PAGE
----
The great thing was that I didn’t have to sign on for a certain amount of time and I could come when I wanted. Also, it was an affordable price. I am now a better artist because of it. Miss Audrey starts every new student off the same. But after a portrait or two each pupil can venture off in there own direction. 
Lately I have started on watercolor and am very excited to begin another picture. The portrait I did of the little girl was my first since starting lessons. To anyone who is interested, I highly recommend Miss Audrey’s art classes.
Abby’s long term goals are to become a private art teacher and to explore many types of art, but to specialize in sketching, acrylic, and watercolor. And not surprisingly, she says her favorite part of art is drawing portraits.

Student’s Perspective: Making Time for Art

photo art courtesy Anna Laero, Flickr

As an adult student, one of the greatest difficulties to developing my art is making time. For that matter, making time seems to be the difficulty with most things– finding that precious and elusive balance between work and recreation, obligations and creativity.

When Audrey announced the three-day Color Theory Workshop, my immediate excitement was dimmed by my next thought, Where will I find the time? Playing back and forth in my mind were thoughts of my mounting to-do list versus the thrill of progressing my art skill. I noticed that with my contrasting thoughts came a swing of emotion as well. While I thought about art, my face and posture lifted, my mind saw endless possibility, and my energy level soared.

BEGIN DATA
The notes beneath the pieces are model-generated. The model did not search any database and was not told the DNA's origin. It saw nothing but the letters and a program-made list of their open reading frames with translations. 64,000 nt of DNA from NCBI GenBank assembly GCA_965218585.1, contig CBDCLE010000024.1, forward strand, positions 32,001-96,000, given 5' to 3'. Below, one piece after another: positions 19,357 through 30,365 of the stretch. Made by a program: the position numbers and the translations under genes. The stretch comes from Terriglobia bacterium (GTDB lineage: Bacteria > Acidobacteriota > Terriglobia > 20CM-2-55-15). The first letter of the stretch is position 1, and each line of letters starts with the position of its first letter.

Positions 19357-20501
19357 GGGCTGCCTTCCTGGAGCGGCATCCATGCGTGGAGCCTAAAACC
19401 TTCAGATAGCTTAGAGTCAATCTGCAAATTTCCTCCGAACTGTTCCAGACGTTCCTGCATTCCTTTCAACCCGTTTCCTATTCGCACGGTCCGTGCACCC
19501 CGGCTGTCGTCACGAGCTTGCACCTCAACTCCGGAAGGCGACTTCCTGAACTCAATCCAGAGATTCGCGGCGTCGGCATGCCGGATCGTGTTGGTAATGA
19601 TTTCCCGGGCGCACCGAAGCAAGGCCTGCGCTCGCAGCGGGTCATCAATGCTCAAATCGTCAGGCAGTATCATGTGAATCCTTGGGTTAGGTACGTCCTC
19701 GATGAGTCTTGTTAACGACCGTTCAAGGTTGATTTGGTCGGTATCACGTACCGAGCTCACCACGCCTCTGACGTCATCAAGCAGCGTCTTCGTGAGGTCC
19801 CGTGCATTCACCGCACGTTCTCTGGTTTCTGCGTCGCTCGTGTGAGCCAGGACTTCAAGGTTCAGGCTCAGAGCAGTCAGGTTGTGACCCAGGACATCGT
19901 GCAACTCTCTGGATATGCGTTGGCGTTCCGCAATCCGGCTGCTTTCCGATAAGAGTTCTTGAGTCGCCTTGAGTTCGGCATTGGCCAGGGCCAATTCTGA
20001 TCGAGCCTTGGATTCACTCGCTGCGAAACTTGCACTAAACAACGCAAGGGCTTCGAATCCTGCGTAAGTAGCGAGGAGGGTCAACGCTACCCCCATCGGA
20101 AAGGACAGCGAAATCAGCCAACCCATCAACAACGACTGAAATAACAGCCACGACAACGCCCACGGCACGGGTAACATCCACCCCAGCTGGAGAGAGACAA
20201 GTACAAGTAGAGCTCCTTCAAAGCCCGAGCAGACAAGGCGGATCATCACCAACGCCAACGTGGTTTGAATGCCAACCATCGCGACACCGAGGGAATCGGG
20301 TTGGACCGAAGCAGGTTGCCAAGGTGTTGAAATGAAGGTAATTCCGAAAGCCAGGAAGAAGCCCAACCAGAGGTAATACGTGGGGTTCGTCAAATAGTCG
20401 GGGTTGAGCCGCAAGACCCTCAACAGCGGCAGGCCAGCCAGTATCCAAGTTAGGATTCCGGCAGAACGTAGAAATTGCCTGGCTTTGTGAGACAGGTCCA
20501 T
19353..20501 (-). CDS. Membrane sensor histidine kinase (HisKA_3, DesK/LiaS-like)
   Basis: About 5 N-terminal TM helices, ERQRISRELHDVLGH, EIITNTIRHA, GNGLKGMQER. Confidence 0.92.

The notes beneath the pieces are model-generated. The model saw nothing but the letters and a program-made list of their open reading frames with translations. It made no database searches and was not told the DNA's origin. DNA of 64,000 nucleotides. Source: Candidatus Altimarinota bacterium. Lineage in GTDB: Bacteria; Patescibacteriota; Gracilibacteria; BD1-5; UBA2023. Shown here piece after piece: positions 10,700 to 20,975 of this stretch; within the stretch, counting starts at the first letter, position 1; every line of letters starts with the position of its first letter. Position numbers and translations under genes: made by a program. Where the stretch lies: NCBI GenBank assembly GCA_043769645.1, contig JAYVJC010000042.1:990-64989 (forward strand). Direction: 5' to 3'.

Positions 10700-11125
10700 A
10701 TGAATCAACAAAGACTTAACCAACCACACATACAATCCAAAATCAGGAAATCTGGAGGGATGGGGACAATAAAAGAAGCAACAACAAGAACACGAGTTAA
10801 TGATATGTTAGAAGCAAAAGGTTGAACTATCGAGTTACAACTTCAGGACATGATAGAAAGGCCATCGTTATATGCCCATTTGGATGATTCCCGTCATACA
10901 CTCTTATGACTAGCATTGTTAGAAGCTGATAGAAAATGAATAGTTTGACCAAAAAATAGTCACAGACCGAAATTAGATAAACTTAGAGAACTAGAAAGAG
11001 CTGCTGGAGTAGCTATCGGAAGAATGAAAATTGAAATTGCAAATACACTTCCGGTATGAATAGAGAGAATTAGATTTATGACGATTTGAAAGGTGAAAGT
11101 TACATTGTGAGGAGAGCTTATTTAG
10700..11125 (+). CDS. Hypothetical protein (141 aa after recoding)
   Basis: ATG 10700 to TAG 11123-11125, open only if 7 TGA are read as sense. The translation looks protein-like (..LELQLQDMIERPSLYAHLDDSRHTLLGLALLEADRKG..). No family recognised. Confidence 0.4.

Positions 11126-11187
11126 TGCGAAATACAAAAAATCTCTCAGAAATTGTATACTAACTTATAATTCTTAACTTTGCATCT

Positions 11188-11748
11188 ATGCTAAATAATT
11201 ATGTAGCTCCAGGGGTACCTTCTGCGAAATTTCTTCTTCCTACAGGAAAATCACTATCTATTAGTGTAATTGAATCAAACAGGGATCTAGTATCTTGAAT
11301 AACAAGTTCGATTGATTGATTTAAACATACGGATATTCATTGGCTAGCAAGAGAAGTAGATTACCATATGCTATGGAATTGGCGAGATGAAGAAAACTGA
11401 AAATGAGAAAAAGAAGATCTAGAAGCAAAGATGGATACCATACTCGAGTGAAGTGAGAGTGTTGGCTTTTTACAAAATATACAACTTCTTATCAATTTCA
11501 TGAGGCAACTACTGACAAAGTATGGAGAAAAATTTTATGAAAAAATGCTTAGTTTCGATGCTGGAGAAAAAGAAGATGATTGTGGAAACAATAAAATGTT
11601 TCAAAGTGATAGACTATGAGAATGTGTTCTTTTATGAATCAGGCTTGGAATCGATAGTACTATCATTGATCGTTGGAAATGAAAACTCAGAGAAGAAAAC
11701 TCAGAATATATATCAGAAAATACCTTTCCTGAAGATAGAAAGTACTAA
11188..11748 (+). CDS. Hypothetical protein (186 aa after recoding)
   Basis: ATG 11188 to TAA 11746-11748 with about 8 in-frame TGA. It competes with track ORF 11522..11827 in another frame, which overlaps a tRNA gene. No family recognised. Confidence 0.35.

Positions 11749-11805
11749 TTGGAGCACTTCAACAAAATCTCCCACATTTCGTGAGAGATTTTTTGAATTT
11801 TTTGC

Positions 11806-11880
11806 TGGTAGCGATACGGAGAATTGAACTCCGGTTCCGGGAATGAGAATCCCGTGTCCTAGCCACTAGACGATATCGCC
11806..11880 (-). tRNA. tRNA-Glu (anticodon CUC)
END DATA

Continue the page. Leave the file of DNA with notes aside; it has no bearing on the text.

photo courtesy

What if, I thought, following this hobby that I love so much, this pursuit of art, could be the ticket to achieving balance? What if the energy I gain from my artistic progress would propel me through life’s more mundane tasks?

With the reward of the workshop before me like a carrot on a stick, I felt myself breeze through my work, as if the thrill of art was pulling me through to the other end, as my new thought became, How do I not have the time?

Color Theory I will be February 9th – 11th, 9:00 – 4:00 at 324 S. Campbell, Springfield, MO. See you there??


Drawing an Emotional Portrait

I am experiencing the difficulty of drawing a portrait from a reference photograph that speaks emotional volumes to me. All the things that Audrey has warned about drawing people we know– the personal references that distract from objectively viewing the subject– are ringing true as my current work-in-progress creeps along at a snail-pace.

Reference photo for my drawing.